By Melinda Young, Author

E-consent can help research institutions check all the boxes on their consent process goals: efficient, readable, comprehensible, engaging, and trackable.

“It can improve participant engagement and comprehension,” says Michael Buckley, MS, MBA, manager, enterprise innovation, clinical research informatics, and technology at Memorial Sloan Kettering Cancer Center (MSKCC) in New York City.

MSKCC has been rolling out its e-consent process for a couple of years. The organization started with institutional biospecimen banking protocols and clinical genetic protocols, he says.

“We’ve been working with high-volume protocols we want folks to consider participating in,” he adds. “We wanted to start with them because the number of patients consenting to them is so high, and we wanted feedback from folks using that protocol to do iterative enhancements to the electronic IC [informed consent] module.”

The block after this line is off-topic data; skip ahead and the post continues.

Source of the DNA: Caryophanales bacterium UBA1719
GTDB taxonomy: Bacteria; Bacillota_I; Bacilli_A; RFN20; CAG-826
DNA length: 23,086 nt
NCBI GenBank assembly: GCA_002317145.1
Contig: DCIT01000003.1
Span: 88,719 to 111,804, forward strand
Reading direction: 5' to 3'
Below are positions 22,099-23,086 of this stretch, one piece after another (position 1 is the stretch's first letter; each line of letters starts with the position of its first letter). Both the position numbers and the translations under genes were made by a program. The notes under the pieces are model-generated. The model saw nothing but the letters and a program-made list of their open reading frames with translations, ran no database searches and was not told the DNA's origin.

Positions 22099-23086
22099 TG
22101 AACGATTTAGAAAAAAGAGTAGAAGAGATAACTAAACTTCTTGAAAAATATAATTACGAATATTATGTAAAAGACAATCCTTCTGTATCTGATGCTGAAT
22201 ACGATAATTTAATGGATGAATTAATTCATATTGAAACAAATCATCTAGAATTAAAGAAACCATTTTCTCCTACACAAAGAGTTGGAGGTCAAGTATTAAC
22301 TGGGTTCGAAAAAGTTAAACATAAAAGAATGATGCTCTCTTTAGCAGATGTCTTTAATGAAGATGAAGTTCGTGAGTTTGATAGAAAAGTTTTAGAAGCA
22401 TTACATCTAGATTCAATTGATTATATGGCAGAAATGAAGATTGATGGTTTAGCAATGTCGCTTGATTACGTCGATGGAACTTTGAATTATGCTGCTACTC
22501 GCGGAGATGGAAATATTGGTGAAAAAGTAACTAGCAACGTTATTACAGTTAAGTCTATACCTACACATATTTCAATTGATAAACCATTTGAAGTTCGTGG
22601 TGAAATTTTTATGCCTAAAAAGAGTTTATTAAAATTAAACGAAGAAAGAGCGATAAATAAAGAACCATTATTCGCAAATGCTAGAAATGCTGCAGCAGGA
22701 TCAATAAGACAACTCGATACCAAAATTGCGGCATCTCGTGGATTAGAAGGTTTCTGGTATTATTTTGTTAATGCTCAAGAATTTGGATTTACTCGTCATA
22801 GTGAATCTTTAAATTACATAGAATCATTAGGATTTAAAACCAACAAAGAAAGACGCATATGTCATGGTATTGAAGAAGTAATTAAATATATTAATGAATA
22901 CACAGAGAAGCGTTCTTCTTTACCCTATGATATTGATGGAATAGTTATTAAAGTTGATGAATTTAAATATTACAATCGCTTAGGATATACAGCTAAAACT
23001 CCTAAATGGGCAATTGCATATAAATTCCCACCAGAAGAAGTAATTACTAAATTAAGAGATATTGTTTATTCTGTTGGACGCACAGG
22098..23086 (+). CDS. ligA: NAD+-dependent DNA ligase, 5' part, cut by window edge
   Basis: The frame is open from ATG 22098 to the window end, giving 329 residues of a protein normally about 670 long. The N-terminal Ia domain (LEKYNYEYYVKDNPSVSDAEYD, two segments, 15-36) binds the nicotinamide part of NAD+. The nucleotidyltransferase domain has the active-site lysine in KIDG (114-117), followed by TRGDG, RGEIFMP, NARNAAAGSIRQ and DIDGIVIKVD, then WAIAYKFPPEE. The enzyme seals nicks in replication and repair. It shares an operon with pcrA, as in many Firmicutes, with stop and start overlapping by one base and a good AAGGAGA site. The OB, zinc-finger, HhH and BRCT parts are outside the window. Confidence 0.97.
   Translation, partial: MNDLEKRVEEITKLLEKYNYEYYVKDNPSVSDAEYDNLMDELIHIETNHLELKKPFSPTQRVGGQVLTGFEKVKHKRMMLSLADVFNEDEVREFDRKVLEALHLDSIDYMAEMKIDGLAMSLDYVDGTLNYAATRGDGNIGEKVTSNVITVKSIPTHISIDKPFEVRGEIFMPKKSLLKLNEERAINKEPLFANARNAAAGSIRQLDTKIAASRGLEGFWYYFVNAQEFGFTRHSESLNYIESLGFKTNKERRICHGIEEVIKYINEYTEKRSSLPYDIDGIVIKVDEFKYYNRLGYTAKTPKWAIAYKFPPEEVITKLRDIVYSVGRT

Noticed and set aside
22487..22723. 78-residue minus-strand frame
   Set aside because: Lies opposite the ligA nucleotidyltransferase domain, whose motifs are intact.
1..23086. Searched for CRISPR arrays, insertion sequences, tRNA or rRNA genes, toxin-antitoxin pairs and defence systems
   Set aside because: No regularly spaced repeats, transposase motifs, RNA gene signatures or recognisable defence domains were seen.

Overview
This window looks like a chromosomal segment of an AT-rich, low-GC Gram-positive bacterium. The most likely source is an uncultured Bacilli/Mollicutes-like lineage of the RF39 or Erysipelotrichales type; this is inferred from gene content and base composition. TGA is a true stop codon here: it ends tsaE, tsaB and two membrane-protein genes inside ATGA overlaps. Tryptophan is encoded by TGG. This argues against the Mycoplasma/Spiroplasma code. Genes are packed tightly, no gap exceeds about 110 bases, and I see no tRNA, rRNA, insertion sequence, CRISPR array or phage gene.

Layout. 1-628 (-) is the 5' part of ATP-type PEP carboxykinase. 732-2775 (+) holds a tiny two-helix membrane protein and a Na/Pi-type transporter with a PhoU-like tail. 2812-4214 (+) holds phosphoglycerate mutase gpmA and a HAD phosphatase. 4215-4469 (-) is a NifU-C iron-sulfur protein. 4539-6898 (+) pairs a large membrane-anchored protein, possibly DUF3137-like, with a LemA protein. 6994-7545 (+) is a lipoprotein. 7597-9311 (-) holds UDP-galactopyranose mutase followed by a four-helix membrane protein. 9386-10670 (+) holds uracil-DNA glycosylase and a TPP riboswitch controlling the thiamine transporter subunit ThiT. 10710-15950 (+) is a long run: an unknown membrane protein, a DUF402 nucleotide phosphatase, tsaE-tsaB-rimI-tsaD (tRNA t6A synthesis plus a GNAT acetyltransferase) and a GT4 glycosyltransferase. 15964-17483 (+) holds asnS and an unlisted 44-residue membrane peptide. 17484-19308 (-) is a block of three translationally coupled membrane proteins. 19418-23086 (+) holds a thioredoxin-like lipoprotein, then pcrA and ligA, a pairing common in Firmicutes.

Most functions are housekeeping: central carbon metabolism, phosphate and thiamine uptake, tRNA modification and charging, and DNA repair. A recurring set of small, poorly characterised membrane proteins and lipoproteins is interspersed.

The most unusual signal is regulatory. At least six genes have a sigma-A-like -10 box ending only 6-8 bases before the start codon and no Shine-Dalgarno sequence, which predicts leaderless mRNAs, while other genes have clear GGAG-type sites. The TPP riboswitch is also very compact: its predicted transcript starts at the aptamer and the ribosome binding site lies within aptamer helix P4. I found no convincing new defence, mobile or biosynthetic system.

Plus, the genetic research protocols already had a video for participants to view. With the electronic IC module, the video can be embedded in the web browser, saving time, Buckley says.

User feedback surveys at MSKCC suggested investigators saved an average of 10 minutes per informed consent, he says.

“It freed investigators from administrative tasks of printing out informed consent documents, putting names on each form,” Buckley says. “They can spend more time having engaging discussions with potential participants about the protocol.”

With the paper IC process, the hard copy is scanned into the electronic medical record (EMR), a process that can take 24 to 72 hours to complete. With the electronic version, the information is entered into the EMR in less than two minutes, and it goes right to the patient portal for the patient to see.1